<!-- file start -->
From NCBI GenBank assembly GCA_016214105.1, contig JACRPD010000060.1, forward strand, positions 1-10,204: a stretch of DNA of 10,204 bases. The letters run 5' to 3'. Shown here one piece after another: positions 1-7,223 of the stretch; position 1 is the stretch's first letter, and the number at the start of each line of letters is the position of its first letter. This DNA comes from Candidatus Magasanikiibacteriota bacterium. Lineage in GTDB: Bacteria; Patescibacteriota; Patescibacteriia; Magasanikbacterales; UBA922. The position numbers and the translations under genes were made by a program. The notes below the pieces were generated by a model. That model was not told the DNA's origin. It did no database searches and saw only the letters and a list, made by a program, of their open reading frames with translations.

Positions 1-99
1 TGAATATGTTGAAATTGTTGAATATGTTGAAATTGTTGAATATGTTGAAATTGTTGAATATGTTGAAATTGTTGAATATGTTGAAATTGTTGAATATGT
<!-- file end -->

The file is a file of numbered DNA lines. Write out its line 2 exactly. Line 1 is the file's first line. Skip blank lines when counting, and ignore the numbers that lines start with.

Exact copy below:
Positions 1-99